In the Global study [99], the overall prevalence of MDR bacterial infections varies among series from a minimum of 8% in Turkey to 27–46% in Italy peaking in Korea and India (87 and 69%, respectively). This high rate of MDR bacteria found in India may be, at least in part, explained by non-prescriptional access to antibiotics in this country [124].

In Europe and USA, the highest prevalence of MDR is registered in nosocomial and health-care associated infections [91, 100, 103, 104, 116, 117, 121, 122, 125, 126, 127, 128, 129]. All these data unequivocally confirm that the rate of MDR bacterial infections has increased almost 10%, in the last 10 years and it is becoming a problem of growing clinical relevance in decompensated cirrhosis and ACLF. As to the type of MDR, ESBL-producing Enterobacteriaceae, VSE and MRSA are those most frequently isolated [28, 89, 102, 122, 123, 130]. However, the type of resistant strain significantly differs across countries and centers [91, 99, 106]. The Canonic study revealed that ESBL and Amp-C producing Enterobacteriaceae were more frequently isolated in France, Italy, the UK and the Netherlands; VSE predominated in France and Austria and MRSA in infections occurring in the Netherlands, the UK and Ireland. This continuous change in isolated strains among countries demands to develop surveillance programs aimed at investigating the prevalence and epidemiological pattern of MDROs at each hospital [131].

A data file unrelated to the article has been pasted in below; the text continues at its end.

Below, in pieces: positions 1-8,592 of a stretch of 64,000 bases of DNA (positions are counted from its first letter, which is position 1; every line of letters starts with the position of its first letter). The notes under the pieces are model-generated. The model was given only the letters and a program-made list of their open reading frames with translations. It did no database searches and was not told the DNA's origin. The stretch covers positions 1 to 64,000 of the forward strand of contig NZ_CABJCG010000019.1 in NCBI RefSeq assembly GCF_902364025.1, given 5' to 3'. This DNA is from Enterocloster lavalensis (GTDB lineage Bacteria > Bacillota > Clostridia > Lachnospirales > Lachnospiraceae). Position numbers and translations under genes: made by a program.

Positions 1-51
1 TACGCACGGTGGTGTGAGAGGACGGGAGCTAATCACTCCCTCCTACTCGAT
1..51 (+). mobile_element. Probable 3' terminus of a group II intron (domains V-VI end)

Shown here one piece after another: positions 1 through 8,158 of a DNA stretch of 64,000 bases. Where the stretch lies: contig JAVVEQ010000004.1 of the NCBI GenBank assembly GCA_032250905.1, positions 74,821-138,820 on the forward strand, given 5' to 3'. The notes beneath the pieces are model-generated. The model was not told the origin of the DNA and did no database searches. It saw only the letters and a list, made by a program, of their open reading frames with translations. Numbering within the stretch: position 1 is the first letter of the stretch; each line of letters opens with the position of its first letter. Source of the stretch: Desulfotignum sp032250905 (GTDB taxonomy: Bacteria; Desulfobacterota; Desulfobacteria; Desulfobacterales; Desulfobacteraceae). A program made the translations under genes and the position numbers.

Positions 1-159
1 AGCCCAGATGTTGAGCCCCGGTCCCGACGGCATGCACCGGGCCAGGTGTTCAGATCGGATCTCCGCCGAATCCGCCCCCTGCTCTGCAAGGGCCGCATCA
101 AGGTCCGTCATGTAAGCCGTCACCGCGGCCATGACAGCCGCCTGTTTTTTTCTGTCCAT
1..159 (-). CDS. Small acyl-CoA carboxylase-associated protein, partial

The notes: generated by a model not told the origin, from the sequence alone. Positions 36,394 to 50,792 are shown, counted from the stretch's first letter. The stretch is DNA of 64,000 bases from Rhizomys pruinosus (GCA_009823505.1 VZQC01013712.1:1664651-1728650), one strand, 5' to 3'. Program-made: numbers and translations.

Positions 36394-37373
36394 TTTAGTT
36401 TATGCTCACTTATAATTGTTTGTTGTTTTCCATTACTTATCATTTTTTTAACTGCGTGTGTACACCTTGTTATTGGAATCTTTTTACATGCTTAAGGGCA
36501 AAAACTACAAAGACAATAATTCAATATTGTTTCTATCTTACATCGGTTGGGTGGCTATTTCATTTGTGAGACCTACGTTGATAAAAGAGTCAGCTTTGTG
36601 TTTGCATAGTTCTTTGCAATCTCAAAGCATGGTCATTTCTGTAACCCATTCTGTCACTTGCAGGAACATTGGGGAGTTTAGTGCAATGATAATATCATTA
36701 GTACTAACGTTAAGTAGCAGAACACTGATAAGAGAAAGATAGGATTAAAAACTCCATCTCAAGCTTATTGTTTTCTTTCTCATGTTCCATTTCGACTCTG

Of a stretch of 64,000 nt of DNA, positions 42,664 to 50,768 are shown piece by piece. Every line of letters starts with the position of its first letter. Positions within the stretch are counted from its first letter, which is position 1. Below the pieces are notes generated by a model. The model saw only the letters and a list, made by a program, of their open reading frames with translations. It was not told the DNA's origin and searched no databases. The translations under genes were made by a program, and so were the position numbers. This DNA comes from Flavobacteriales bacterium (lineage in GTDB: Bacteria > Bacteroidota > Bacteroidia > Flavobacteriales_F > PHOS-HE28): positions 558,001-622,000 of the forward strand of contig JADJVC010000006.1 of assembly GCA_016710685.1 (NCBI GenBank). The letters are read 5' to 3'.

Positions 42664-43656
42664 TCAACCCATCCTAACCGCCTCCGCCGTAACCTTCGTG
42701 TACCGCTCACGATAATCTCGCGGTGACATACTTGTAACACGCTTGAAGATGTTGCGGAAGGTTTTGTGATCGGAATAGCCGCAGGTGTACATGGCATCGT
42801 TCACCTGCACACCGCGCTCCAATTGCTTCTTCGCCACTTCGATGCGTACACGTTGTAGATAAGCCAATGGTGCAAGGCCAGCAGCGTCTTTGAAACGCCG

XDR bacteria must be considered extremely dangerous in cirrhosis (as in other settings), and their prevalence is far from being negligible. In the study of Piano et al., the rate of XDR was 16% in Asia,4% in America and 5% in Europe [99].